Despite his increased popularity, New Jersey is not optimistic that Christie will be able to forward his agenda through the Democratic legislature.  54% of New Jerseyans say that the Democratic leaders in the legislature are not working well with Christie compared to 32% who say they have been working well together.  Among Independents, 59% say the Democrats and Christie are not working so well together.

Today’s Monmouth poll is consistent with the FDU poll released on September 27.   In the FDU poll, while 54% of New Jersey voters approved of Christie, 47% said that the state is on the wrong track.

As on wrote after the FDU poll and as InTheLobby wrote yesterday  Christie has an opportunity to lead the electorate into giving him a more cooperative legislature, just as he led the electorate to defeat 59% of the school budgets in 2010 when his approval numbers were not nearly as strong as they are today.

Christie has said that he doesn’t think the legislative elections will be a referendum on his performance “given the map” that is gerrymandered to favor a Democratic legislature.  In a normal year, Christie would probably be right about that. 

However this is not a normal year. It is not normal for a sitting governor to enjoy 55% approval ratings when unemployment is at 9.4%  half way through his term.  With the exception a the few “competitive” districts, there has been no campaign to speak of.  Christie has an opportunity here to close the gap between Democrats and Republicans in the legislature.  Taking control of at least one house of the legislature is not impossible.  It is not likely, but it is not impossible if Christie asks the electorate to give it to him.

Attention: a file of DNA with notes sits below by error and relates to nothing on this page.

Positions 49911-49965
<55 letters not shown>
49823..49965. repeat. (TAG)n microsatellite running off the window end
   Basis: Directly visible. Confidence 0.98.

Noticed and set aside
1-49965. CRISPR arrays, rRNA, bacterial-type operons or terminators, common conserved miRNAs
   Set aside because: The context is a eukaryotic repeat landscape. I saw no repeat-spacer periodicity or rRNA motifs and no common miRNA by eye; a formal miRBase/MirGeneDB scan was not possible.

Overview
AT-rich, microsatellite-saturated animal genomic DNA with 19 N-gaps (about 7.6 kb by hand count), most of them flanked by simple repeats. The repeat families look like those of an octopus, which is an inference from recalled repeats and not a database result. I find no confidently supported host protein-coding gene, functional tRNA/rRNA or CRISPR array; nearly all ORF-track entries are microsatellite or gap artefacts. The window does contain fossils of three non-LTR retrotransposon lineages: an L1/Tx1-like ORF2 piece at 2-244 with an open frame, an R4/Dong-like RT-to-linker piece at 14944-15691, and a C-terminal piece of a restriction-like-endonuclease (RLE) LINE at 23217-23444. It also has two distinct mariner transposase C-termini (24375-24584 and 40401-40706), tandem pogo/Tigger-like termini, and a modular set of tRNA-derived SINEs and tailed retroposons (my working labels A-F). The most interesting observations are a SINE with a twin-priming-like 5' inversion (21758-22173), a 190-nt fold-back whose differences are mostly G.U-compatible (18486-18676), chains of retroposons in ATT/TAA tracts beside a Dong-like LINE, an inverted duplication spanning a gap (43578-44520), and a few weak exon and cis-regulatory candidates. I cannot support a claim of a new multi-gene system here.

I hope he does.

Posted: October 12th, 2011 | Author: | Filed under: Chris Christie | Tags: , , | Comments Off on Christie’s Numbers Still Climbing

What is we held an election and nobody cared? Part 3, The 12th Legislative District

Part 1.  11th Legislative District

Part 2. Part 2a.   13th Legislative District

Prelude from Part 1:

In seven five weeks New Jersey voters will have the opportunity to elect an entirely new state legislature.

Patrick Murray’s Monmouth University/Neptune Nudniks poll conducted in August indicates that New Jersey voters disapprove of their legislature by a 48%-35% margin.  Democrats disapprove by 45%-38%.  Independents, the majority, disapprove by a whopping 50%-28%.  Surprisingly, Republicans approve of the legislature by a 45%-41% margin.  Public workers disapprove by 55%-26%.

Based solely on those poll results, one might expect that we’d be in the middle of a spirited campaign with Democrats and public workers rallying to throw the Republicans out of office.  Obviously that is not the case.  Democrats control the legislature that their base and Independents disapprove of strongly.